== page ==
Yer Supper’s Oot: Some Memories Of Burns’ Nights Past…
It’s Burns’ Night tonight, and in previous years we have recorded special Burnscasts to celebrate the life, poetry and music of the Bard.
This year time and circumstance have conspired against us, but those podcasts are worth a listen as they feature experts on Burns, including Cameron Goodhall talking about Burns Suppers and performance, Fergus Muirhead on the music and Ronnie Young, who puts Burns’ life and work into context by looking at those who inspired him, and his contemporaries. There is also some fantastic singing from Jennie Scammell.
We hope you have a great night, and raise a glass to a man whose poetry and songs continue to enthral.
To help you do that, here are a few suggestions which may be of assistance. The best resource for listening to and learning about Burns must be the BBC’s fantastic online resource, which has some of the great and the good reading his work, while some good friends of Scots Whay Hae! have put the poems and songs into context.
Burns’ influence reaches far and wide, and perhaps one of the more unlikely performances of one of his works came when Patti Smith joined Michael Marra on stage in Ayr to duet on ‘Sweet Afton’, but they did, and here they are:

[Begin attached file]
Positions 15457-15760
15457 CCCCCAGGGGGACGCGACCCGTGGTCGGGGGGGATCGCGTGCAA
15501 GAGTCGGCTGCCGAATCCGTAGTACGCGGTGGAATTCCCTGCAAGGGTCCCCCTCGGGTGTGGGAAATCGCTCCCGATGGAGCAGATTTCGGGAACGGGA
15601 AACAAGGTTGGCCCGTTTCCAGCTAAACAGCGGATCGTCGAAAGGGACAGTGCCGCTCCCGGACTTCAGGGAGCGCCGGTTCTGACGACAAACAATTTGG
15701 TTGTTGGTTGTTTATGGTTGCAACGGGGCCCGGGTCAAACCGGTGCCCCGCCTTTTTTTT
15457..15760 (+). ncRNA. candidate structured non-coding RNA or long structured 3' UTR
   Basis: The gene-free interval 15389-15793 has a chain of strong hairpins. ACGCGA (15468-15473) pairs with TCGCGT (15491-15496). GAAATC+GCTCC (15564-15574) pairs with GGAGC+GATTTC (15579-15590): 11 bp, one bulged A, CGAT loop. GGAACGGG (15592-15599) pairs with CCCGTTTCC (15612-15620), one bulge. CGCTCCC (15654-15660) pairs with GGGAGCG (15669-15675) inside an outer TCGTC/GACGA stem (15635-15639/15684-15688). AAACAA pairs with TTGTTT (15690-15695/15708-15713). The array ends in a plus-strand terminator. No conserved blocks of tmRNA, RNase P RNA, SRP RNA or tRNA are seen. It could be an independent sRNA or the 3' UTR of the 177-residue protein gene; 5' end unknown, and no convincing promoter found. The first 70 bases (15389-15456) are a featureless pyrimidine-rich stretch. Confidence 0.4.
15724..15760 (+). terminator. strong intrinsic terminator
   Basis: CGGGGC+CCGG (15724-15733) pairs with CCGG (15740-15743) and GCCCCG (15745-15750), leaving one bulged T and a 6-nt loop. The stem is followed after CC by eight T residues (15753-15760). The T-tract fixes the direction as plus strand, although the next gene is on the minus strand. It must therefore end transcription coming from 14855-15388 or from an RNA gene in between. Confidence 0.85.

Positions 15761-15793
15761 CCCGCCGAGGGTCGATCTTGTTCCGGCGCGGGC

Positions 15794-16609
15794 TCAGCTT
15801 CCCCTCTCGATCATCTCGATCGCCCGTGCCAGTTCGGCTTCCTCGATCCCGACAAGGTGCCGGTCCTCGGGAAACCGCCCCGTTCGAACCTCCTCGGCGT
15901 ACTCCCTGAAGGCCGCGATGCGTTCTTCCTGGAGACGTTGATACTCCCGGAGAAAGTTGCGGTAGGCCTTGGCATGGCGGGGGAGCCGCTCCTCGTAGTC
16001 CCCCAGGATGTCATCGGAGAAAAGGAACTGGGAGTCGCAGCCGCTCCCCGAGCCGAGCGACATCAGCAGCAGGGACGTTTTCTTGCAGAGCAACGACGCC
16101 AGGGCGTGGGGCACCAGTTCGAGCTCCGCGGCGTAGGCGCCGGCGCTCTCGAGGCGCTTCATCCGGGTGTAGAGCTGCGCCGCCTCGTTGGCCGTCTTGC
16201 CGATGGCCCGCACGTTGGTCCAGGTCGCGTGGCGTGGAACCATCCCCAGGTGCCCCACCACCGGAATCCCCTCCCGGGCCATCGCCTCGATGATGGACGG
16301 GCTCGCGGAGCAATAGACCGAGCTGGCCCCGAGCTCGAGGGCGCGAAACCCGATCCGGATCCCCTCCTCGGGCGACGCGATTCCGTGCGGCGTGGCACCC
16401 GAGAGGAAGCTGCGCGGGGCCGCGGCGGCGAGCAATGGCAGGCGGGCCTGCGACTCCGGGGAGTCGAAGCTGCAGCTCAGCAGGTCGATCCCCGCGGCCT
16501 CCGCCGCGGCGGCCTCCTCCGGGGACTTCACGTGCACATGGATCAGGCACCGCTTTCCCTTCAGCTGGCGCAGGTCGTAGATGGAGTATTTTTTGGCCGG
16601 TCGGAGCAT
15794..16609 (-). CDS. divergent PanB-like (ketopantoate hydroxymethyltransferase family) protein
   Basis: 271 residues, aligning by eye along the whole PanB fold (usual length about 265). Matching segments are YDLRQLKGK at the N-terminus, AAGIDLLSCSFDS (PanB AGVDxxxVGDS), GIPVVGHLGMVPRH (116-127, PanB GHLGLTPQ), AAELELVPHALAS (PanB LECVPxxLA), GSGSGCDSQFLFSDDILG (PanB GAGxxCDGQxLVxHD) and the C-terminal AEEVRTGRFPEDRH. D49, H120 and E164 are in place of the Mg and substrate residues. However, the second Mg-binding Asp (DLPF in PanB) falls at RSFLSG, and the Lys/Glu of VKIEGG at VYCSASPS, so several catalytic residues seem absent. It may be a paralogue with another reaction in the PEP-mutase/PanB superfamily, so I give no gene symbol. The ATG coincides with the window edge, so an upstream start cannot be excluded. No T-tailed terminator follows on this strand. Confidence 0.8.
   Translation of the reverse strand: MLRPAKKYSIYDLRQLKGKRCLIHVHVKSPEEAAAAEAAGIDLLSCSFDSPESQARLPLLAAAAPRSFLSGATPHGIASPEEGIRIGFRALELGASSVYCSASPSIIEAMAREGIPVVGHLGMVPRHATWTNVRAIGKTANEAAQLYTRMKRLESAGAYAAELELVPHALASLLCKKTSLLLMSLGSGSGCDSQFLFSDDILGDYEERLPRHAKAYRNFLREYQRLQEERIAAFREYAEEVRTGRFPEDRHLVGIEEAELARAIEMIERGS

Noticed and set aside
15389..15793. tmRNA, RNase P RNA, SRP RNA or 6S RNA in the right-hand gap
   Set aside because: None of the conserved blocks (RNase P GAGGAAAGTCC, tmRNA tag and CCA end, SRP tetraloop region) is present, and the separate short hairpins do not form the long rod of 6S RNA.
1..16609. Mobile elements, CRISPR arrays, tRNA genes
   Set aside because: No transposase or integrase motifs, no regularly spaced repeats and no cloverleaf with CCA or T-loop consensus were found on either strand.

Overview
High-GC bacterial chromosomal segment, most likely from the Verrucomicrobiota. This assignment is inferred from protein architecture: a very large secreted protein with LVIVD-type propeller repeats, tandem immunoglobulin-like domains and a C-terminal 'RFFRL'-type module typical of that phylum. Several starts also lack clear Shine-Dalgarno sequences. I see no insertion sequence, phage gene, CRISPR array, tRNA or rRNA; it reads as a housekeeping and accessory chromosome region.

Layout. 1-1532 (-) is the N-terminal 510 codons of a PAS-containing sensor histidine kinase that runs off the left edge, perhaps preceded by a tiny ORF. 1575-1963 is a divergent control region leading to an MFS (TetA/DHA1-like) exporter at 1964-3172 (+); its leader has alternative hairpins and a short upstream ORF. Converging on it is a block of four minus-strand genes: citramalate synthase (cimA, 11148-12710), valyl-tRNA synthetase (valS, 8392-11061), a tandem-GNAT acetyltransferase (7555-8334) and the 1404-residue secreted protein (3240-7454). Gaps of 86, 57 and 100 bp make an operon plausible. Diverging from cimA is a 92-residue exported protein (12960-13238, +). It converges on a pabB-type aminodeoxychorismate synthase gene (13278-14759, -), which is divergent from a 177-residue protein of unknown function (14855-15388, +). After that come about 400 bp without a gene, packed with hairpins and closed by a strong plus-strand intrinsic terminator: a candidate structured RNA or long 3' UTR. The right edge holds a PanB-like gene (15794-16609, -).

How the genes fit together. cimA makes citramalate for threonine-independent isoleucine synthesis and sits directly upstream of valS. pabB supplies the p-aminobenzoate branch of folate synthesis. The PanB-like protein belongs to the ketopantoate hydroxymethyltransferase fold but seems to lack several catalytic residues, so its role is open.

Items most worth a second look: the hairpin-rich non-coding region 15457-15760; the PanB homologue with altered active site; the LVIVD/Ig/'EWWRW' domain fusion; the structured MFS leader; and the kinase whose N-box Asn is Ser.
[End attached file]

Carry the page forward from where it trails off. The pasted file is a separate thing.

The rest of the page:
If you’re staying in tonight, Andrew O’ Hagan fronts a wonderful documentary on one of Burns’ greatest influences, the poet Robert Fergusson, and you can find further details about it here. While we’re reheating things, if you’re having a quiet night in but still want a full Burns’ Night experience, then you could do worse, after watching his take on Fergusson, than to take in O’Hagan’s 2009 documentary, Robert Burns – The People’s Poet:
I hope your night is full of good food, drink, warm company and poetry, but then I wish that for you every night.
And my favourite Burns’ quote? It’s probably the last verse from A Man’s A Man For A’ That:
Then let us pray that come it may, (As come it will for a’ that,) That Sense and Worth, o’er a’ the earth, Shall bear the gree, an’ a’ that. For a’ that, an’ a’ that, It’s coming yet for a’ that, That Man to Man, the world o’er, Shall brothers be for a’ that.
A Man’s A Man For A’ That (1795)